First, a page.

Rev. Mod. Phys.:Protecting quantum information against environmental noise

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Colloquium: Protecting quantum information against environmental noise

Dieter Suter and Gonzalo A. Álvarez
Rev. Mod. Phys. 88, 041001 (2016)
Published 10 October 2016

RevModPhys.88.041001Quantum-mechanical systems retain their properties so long as the phase of quantum superpositions evolve stably over time. Contact with an environment can disrupt this phase evolution. But for environments that do not exchange energy with the quantum system, strategies exist where the controlled driving of the system can recover or maintain the quantum phase. This Colloquium surveys the host of techniques that are available to “refocus” the phase when disturbed by various forms of classical or quantum environment. While the first such techniques were developed long ago, ideas from quantum information theory have introduced new strategies for accomplishing this goal.

Source: Reviews of Modern Physics – Volume 88 Issue 4

Phys. Rev. Applied: Maximizing Information on the Environment by Dynamically Controlled Qubit Probes

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Maximizing Information on the Environment by Dynamically Controlled Qubit Probes

Analia Zwick, Gonzalo A. Álvarez, and Gershon Kurizki
Phys. Rev. Applied 5, 014007 (2016)
Published 25 January 2016

PhysRevApplied.5.014007-2From computers to medicine, miniaturization approaches the atomic scale, where device operation can be dominated by quantum effects that are strongly coupled to the local environment. These influences may be seen not as a nuisance, but rather a nearly untapped source of information about physical or biochemical processes playing out nearby. How can one extract maximum information from such fluctuations with an atomic probe, under typical experimental constraints? The authors use quantum estimation theory to outline a general strategy for dynamical measurement of a broad class of environmental processes.

Source: Physical Review Applied – Volume 5 Issue 1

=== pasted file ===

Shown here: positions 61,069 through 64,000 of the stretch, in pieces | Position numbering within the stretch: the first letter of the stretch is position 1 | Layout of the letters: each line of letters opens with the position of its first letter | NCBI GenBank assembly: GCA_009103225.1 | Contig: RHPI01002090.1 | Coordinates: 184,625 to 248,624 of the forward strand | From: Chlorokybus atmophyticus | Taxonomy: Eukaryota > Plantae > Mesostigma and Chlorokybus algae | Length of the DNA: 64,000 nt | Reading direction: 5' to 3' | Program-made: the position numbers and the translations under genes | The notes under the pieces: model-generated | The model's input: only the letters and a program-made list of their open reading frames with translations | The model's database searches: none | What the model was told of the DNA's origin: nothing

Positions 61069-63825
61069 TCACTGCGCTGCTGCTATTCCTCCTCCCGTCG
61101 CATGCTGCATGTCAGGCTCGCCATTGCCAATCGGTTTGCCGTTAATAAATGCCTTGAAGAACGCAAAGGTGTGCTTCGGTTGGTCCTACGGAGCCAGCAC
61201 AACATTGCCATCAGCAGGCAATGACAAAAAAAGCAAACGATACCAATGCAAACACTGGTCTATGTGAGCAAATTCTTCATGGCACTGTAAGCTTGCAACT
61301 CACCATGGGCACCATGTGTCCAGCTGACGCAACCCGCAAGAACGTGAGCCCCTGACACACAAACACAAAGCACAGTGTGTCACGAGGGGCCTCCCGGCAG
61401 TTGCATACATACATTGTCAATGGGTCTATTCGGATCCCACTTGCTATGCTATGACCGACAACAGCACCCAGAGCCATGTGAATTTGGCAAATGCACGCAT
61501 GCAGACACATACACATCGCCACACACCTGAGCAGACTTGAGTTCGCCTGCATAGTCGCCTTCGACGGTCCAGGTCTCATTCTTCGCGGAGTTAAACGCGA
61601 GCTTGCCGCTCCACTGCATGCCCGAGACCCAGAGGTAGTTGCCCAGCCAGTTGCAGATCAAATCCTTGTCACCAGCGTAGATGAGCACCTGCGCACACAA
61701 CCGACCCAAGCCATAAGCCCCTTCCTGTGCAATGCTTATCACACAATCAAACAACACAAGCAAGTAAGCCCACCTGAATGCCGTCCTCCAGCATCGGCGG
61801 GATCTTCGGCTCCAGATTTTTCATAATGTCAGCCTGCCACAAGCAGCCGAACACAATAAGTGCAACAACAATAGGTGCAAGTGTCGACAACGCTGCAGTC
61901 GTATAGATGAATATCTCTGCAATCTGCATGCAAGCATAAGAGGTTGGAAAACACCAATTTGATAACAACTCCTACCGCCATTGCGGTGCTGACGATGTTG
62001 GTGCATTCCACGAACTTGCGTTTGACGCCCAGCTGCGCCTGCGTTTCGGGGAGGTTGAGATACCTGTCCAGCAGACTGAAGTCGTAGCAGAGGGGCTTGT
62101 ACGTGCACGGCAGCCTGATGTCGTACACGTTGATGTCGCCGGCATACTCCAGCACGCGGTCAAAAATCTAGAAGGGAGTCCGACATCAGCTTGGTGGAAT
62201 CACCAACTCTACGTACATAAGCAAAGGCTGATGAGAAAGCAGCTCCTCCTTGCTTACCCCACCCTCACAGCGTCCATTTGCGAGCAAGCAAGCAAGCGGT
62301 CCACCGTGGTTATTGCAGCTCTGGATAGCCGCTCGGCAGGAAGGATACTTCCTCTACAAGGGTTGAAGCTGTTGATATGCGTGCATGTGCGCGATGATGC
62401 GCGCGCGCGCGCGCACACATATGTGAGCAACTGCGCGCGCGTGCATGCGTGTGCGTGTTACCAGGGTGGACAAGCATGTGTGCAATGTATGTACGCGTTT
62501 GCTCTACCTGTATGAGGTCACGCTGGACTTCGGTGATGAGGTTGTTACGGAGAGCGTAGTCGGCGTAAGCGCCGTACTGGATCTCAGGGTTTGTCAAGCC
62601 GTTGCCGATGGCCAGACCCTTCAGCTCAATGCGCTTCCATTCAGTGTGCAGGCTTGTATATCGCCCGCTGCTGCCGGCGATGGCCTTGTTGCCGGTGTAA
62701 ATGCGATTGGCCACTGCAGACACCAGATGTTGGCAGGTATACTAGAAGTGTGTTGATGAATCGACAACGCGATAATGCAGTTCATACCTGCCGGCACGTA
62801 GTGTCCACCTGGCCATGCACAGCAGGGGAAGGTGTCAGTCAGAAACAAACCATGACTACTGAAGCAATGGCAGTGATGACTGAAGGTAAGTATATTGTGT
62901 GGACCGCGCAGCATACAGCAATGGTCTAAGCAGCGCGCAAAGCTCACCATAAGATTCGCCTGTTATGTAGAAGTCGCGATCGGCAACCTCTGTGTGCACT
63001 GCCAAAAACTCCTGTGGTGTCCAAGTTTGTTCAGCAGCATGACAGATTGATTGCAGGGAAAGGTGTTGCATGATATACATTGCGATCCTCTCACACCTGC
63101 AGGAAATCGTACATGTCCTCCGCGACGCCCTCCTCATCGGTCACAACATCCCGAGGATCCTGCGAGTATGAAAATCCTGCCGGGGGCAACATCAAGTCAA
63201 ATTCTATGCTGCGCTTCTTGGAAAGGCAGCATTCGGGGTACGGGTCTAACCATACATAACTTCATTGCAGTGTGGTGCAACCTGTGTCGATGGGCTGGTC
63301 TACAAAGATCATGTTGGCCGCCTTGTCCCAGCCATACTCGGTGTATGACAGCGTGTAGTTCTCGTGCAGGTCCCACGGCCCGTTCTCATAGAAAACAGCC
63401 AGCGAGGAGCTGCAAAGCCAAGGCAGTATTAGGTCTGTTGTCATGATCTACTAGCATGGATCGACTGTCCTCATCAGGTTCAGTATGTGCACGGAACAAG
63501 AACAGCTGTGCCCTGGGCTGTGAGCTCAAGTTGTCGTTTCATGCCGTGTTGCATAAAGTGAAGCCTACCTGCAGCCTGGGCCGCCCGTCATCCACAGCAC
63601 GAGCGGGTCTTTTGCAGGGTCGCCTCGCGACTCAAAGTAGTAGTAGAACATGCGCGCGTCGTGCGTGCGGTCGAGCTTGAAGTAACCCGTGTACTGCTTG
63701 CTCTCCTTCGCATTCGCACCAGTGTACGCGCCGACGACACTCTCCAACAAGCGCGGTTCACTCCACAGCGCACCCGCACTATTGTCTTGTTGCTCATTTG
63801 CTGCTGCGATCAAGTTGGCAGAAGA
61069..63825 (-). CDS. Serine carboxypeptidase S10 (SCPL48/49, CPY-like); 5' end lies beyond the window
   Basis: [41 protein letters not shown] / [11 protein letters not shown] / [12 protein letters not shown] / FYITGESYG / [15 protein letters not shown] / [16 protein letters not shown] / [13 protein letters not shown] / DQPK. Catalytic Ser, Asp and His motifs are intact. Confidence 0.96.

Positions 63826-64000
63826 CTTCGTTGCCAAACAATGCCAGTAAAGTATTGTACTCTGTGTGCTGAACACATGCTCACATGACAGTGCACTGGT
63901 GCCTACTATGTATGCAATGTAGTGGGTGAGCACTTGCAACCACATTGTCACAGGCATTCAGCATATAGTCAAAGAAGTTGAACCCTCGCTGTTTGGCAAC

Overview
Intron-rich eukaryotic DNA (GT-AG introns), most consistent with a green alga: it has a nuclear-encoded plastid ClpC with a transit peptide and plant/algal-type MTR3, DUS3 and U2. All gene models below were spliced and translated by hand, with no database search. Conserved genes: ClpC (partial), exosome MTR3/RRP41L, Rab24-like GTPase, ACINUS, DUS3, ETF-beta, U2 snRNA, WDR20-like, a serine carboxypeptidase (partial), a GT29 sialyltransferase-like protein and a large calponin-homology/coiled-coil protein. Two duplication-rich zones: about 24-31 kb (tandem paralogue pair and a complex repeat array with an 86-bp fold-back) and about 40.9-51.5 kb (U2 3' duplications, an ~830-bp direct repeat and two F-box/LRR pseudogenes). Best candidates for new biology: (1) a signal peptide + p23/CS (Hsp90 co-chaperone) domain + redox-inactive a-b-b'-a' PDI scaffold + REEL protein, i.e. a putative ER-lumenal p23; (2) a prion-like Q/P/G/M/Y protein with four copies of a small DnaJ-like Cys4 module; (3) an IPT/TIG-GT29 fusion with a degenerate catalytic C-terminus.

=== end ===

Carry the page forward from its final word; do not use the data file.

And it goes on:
Simulation of an experimental real-time adaptive-estimation protocol for realistic conditions with a NVC spin probe. (a),(b) Convergence of the real-time adaptive-estimation protocol to the theoretically predicted values for estimating τc. Free evolution of the probe (blue circles) is contrasted with that of a dynamically controlled probe under a CPMG (green square) sequence with N=8 pulses in the presence of an Ornstein-Uhlenbeck process with Lorentzian spectrum with τc=10μs, a coupling with the environment g=1 MHz consistently with the spectral density of a HPHT diamond sample. The simulated curves derived from exact analytical results are averaged over 600 realizations. In (a), the optimal measurement time tm as a function of the number of measurements Nm converges to the optimal value to perform the measurements t^{opt} for the CPMG case. Similar curves converging to the corresponding t^{opt} are observed for other controls and free evolution. In (b), the minimal relative error ϵ(τc,t^{opt}) converges to the (Cramer-Rao) bound. Under free evolution, the regime where ϵ∝(1/√Nm) is attained for Nm≫100. The ultimate bound (ϵ0/√Nm dashed line, α=β−1) is attained only by optimal control. (c) Convergence to the minimal relative error ϵ(g,t^{opt}) to the (Cramer-Rao) bound for estimating g by N=500 consecutive projective measurements in the Zeno regime (green triangle) compared to the estimation under free evolution (blue circle). In this case, G_{β=2}(g=0.03 MHz,ω), with τc=10 μs, consistently with the spectral density of a 12C diamond sample. Here too the ultimate bound (ϵ0/2√Nm dashed line, α=2) is attained only by optimal control. (d) Proposed scheme for using a NVC as a qubit probe for its environment. The ms=0 (|0⟩) state is fully populated by laser irradiation (dashed curly arrow). Microwave (MW) pulses are selectively applied between the states with ms=0 and −1 (|0⟩ and |−1⟩) of the electronic ground states to initialize the spin probe in a |+⟩=(1/√2)(|0⟩+|−1⟩) state and effect the π pulse CPMG sequence for estimating τc. For estimating g, projective measurements are emulated by combining MW π/2 pulses on the 0↔−1 transition and laser-induced relaxation between the ground and exited electronic states that conserve the spin components (solid curly arrows). The readout is done at the end of the N-pulse sequence by detecting the laser-induced fluorescence signal.